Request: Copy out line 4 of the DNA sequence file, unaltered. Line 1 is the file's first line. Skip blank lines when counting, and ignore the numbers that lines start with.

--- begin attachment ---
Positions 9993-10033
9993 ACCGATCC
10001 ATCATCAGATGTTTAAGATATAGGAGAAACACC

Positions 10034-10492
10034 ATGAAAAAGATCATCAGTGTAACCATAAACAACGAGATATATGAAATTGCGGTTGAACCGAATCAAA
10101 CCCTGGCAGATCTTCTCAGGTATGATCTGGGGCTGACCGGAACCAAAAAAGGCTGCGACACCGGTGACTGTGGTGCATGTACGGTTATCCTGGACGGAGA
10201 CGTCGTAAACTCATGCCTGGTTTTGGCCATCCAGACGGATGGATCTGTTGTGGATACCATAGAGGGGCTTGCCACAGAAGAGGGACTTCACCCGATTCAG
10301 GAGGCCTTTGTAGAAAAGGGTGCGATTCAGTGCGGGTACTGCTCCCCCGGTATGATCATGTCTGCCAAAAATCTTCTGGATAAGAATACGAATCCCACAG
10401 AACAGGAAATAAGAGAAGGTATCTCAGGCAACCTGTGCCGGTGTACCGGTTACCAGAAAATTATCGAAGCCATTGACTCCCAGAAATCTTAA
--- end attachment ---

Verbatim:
Positions 10034-10492